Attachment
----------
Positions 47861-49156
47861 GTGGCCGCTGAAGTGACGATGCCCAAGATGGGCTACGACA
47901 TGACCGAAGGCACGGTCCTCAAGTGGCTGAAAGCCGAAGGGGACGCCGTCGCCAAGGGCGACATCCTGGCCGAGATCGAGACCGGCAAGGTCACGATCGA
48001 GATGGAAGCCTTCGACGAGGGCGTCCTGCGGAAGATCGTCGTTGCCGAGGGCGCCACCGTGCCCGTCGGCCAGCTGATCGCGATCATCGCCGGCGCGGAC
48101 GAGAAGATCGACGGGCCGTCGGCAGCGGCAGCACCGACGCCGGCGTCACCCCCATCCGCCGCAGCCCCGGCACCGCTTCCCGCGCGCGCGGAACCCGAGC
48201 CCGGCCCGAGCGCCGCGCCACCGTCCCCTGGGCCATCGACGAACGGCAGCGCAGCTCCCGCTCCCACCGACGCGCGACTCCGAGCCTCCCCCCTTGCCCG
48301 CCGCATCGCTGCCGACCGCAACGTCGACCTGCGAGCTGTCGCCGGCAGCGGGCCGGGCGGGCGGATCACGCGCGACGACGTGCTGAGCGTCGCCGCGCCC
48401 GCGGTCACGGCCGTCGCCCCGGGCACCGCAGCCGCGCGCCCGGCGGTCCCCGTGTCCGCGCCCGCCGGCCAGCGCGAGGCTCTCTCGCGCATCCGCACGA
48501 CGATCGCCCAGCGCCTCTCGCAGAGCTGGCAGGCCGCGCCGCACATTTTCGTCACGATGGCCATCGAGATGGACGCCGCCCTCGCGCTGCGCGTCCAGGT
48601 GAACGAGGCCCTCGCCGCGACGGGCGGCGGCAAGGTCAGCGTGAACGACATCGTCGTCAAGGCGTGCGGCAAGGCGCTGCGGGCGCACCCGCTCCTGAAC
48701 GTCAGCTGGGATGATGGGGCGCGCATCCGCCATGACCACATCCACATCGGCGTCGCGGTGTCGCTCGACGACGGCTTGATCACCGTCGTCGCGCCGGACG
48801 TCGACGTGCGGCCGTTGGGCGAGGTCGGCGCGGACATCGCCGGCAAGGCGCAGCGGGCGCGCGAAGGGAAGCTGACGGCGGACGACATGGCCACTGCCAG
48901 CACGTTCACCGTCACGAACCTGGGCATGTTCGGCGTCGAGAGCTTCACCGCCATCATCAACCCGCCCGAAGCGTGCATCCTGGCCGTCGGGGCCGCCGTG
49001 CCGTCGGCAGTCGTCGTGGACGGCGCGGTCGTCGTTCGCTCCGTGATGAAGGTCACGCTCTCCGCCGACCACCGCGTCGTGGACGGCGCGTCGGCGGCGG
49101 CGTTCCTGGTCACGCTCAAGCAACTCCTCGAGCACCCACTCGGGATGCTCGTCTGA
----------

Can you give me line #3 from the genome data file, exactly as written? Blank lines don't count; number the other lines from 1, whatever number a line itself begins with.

47901 TGACCGAAGGCACGGTCCTCAAGTGGCTGAAAGCCGAAGGGGACGCCGTCGCCAAGGGCGACATCCTGGCCGAGATCGAGACCGGCAAGGTCACGATCGA